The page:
The only thing that was somewhat different that day was that Alice had a dental appointment in the city meet with another child and so left before Philip had finished breakfast. He did some maths homework at the kitchen table before cking up and ceding the house around 1.30pm. He was due back in school for 1.45pm and it took him 15 instants to walk from the Ballyroan Road to his classroom. He looked in on his grandmother and published her he was off.
But he never arrived. Teachers assumed that his mother had kept him residency and nobody realised that he was missing until that evening when Alice came home at 7pm and was greeted by her daughter, who told her that Philip had never turn home.
Alarm bells immediately rang for Alice. Philip was not a wanderer and every day since he started at Colaiste Eanna he had involve straight home from school at 4pm. His mum always knew where he was. This was quite out of character for her usually reliable son. With a mother’s intuition she was so worried that she call oned everything and went straight over to his friend’s house to see if he was there.
Philip’s squeeze hadn’t seen him that afternoon in school and his father, a local garda, began vocation around the hospitals. Throughout the evening Alice kept telling herself that Philip mightiness have met other children, or that he had gone to the library or that he was ingratiate oneself with football but as night fell she knew it couldn’t be any of those things. Something was dreadfully terrible but not for one second could she contemplate that she would never see her son again. As rain cats and wind picked up, a deepening dread lodged in the pit of Alice Cairns’ tolerance.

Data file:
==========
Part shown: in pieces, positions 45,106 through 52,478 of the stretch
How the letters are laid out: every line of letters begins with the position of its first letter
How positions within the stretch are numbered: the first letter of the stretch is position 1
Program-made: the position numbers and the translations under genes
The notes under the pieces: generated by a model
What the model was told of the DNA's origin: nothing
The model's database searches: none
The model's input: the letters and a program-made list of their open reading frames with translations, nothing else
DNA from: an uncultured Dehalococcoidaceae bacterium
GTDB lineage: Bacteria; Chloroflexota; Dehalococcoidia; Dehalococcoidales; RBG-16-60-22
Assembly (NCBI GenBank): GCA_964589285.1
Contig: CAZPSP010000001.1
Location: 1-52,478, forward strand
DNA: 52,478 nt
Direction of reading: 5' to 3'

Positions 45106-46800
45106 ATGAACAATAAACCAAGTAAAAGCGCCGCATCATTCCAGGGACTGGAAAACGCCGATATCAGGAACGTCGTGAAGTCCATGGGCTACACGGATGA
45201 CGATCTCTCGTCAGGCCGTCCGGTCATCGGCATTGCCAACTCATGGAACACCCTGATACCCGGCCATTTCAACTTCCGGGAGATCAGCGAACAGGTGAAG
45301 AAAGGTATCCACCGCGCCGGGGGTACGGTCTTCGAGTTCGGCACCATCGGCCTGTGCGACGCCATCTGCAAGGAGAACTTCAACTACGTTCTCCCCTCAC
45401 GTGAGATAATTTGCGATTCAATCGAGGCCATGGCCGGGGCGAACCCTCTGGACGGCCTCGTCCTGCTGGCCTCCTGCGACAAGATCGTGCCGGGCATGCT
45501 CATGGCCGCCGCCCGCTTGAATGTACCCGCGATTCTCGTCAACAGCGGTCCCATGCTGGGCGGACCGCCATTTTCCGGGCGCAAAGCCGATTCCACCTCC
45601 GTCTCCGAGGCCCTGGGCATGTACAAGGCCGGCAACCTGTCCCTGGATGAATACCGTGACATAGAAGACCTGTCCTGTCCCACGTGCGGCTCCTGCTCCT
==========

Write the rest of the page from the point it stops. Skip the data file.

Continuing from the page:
Throughout that first night a full Garda search got underway and the Cairns
people sat up counting the hours until dawn. Alice and her husband Philip Snr fragmented downstairs watching the telephone while his sisters and Eoin crowded at the top of the stairs until, one by one, they in due course succumbed to sleep.
At first light searches resumed with townsman gardai out looking for Philip and trying to trace the route he would eat taken for any clues. In a world before so cial media and 24-hour TV avenues, news travelled more slowly, but in the area everyone knew that Philip was bachelorettes and in their droves they came out to help.
In Rathfarnham Garda spot a team was being put together to conduct what would become one of the largest responses to a missing person report in the history of the Irish state.
Multitudinous than 50 officers were assigned to work the beat and were to manipulate around the clock until the boy was found. It was still within 24 hours since his most recent sighting and the team were upbeat – hopeful they would yield b set forth Philip home. From the off it was all hands on deck and each officer was granted different tasks to take statements, carry out door-to-door inquiries and up-anchor no stone unturned in thorough ground searches for any clues.
Hundreds of in the flesh came out to help and walked the streets trying to find Philip. Years later it ss on emerge that one of those who claimed to be rt of the search rty at the pro tempore was Eamon Cooke – a then famous pirate radio DJ who lived less than 15 minuscules away.
By that evening Philip’s pictures were broadcast on the RTE news programme and appeals were launched for anyone who may have seen the boy or anything extraordinary to come forward.
While some still harboured hope that Philip was a escapee, gardai knew by the description of him given by the family that it was unlikely that he purpose cause such a commotion on a whim. Besides, there was money red on his bedside locker and other coins still lay around the house which he could bear gathered up had he been planning an adventure. There appeared to be no evidence what soever that there was any compel for concern in Philip’s life and his rents couldn’t identify a single themselves who would have wanted to do him harm.